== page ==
6. The impact of different cooling strategies on urban air temperatures: the cases of Campinas, Brazil and Mendoza, Argentina

    NASA Astrophysics Data System (ADS)

    Alchapar, Noelia Liliana; Cotrim Pezzuto, Claudia; Correa, Erica Norma; Chebel Labaki, Lucila

    2016-07-01

    This paper describes different ways of reducing urban air temperature and their results in two cities: Campinas, Brazil—a warm temperate climate with a dry winter and hot summer (Cwa), and Mendoza, Argentina—a desert climate with cold steppe (BWk). A high-resolution microclimate modeling system—ENVI-met 3.1—was used to evaluate the thermal performance of an urban canyon in each city. A total of 18 scenarios were simulated including changes in the surface albedo, vegetation percentage, and the H/W aspect ratio of the urban canyons. These results revealed the same trend in behavior for each of the combinations of strategies evaluated in both cities. Nevertheless, these strategies produce a greater temperature reduction in the warm temperate climate (Cwa). Increasing the vegetation percentage reduces air temperatures and mean radiant temperatures in all scenarios. In addition, there is a greater decrease of urban temperature with the vegetation increase when the H/W aspect ratio is lower. Also, applying low albedo on vertical surfaces and high albedo on horizontal surfaces is successful in reducing air temperatures without raising the mean radiant temperature. The best combination of strategies—60 % of vegetation, low albedos on walls and high albedos on pavements and roofs, and 1.5 H/W—could reduce air temperatures up to 6.4 °C in Campinas and 3.5 °C in Mendoza.

  7. Response of pulmonary veins to increased intracranial pressure and pulmonary air embolization

    SciTech Connect

    Peterson, B.T.; Grauer, S.E.; Hyde, R.W.; Ortiz, C.; Moosavi, H.; Utell, M.J.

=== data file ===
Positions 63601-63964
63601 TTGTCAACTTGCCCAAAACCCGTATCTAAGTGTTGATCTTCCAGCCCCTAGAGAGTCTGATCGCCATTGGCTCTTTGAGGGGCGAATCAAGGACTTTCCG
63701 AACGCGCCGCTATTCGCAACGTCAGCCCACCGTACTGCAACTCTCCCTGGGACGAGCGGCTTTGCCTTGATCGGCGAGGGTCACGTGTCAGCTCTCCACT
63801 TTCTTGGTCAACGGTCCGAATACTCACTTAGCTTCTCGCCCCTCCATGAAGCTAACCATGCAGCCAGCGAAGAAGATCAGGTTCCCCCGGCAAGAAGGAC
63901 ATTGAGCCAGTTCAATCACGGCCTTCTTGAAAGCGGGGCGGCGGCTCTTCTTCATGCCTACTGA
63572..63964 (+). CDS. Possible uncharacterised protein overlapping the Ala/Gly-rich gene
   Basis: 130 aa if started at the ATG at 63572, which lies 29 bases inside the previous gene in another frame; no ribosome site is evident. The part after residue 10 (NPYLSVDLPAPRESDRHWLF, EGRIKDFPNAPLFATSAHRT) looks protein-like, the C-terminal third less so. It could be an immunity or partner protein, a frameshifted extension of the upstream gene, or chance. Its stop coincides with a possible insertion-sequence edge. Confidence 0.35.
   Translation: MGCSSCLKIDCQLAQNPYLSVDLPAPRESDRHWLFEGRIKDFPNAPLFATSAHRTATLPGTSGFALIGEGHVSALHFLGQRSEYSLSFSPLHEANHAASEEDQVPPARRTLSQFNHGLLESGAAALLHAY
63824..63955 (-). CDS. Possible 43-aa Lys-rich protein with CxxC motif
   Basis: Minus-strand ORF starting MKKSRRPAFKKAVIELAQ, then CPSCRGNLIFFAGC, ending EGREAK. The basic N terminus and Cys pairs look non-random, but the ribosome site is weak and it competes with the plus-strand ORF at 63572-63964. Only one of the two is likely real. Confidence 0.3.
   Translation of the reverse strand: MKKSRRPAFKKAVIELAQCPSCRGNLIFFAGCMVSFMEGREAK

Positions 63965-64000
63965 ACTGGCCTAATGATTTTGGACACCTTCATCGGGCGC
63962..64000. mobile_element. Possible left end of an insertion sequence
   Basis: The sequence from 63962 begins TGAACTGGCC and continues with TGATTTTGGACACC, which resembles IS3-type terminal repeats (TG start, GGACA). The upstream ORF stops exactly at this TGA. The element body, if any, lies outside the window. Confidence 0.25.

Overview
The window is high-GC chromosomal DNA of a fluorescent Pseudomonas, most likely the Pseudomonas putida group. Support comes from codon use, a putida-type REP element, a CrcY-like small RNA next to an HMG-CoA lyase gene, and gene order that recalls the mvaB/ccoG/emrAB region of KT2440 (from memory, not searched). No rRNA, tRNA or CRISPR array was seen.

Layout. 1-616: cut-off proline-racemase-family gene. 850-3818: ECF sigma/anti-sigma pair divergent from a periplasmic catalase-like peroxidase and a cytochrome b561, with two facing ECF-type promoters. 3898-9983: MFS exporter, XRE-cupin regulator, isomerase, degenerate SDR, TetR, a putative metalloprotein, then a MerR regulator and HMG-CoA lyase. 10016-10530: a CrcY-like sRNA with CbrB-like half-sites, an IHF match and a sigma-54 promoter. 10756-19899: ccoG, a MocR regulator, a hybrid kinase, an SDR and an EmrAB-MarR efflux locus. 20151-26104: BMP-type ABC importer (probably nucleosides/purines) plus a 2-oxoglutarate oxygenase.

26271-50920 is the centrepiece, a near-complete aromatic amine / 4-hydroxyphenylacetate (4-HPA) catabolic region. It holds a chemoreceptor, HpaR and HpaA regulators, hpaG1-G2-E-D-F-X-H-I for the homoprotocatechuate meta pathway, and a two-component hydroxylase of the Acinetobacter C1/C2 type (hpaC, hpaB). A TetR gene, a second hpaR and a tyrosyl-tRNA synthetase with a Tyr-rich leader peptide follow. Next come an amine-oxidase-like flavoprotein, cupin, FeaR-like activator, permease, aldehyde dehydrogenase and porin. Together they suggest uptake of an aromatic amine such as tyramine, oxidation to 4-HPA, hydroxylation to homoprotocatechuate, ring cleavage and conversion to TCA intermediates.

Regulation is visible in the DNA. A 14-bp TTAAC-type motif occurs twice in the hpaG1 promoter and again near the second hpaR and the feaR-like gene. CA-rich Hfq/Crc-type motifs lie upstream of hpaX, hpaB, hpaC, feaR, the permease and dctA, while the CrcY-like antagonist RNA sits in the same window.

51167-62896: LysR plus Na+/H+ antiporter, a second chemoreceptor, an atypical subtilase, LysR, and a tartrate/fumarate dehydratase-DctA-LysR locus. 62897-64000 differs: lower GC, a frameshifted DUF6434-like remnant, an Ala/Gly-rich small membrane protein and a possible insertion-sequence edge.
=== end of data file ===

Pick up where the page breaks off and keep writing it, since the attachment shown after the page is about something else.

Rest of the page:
1980-01-01

    To see whether air emboli to the lungs rather than brain compression caused these findings, anesthetized dogs received intravenous air infusions, subdural air infusions, or brain compression from balloons inflated in the subdural space. Subdural air and intravenous air resulted in similar vascular responses. Pulmonary artery pressure (Ppa) increased 160% (P < 0.01) and pulmonary venous pressure transiently rose 13 +- 5 Torr (P < 0.05) without an increase in left atrial pressure or cardiac output (Q). The end-tidal PCP/sub 2/ fell 55% (P < 0.01) and the postmortem weight of the lungs increased 55% (P < 0.05). Brain compression with a subdural balloon instead of air only caused a 20% rise in Ppa and Q without pulmonary edema. Thus, pulmonary air emboli rather than brain compression accounts for the edema and pulmonary hypertension caused by subdural air. Catheters in pulmonary veins and the left atrium showed that air emboli cause transient pulmonary venous hypertension as well as a reproducible form of noncardiogenic pulmonary edema.

  8. The potential for reducing urban air temperatures and energy consumption through vegetative cooling

    SciTech Connect

    Kurn, D.M.; Bretz, S.E.; Huang, B.; Akbari, H.

    1994-05-01

    A network of 23 weather stations was used to detect existing oases in Southern California. Four stations, separated from one another by 15--25 miles (24--40 km), were closely examined. Data were strongly affected by the distance of the stations from the Pacific Ocean. This and other city-scale effects made the network inadequate for detection of urban oases. We also conducted traverse measurements of temperature and humidity in the Whittier Narrows Recreation Area in Los Angeles County on September 8--10, 1993. Near-surface air temperatures over vegetated areas were 1--2{degrees}C lower than background air temperatures. We estimate that vegetation may lower urban temperatures by 1{degrees}C, while the establishment of vegetative canopies may lower local temperatures by an additional 2{degrees}C. An increase in vegetation in residential neighborhoods may reduce peak loads in the Los Angeles area by 0.3 GW, and reduce energy consumption by 0.2 BkWh/year, saving $20 million annually. Large additional savings would result from regional cooling.

  9. Mesoscale climatic simulation of surface air temperature cooling by highly reflective greenhouses in SE Spain.

    PubMed

    Campra, Pablo; Millstein, Dev

    2013-01-01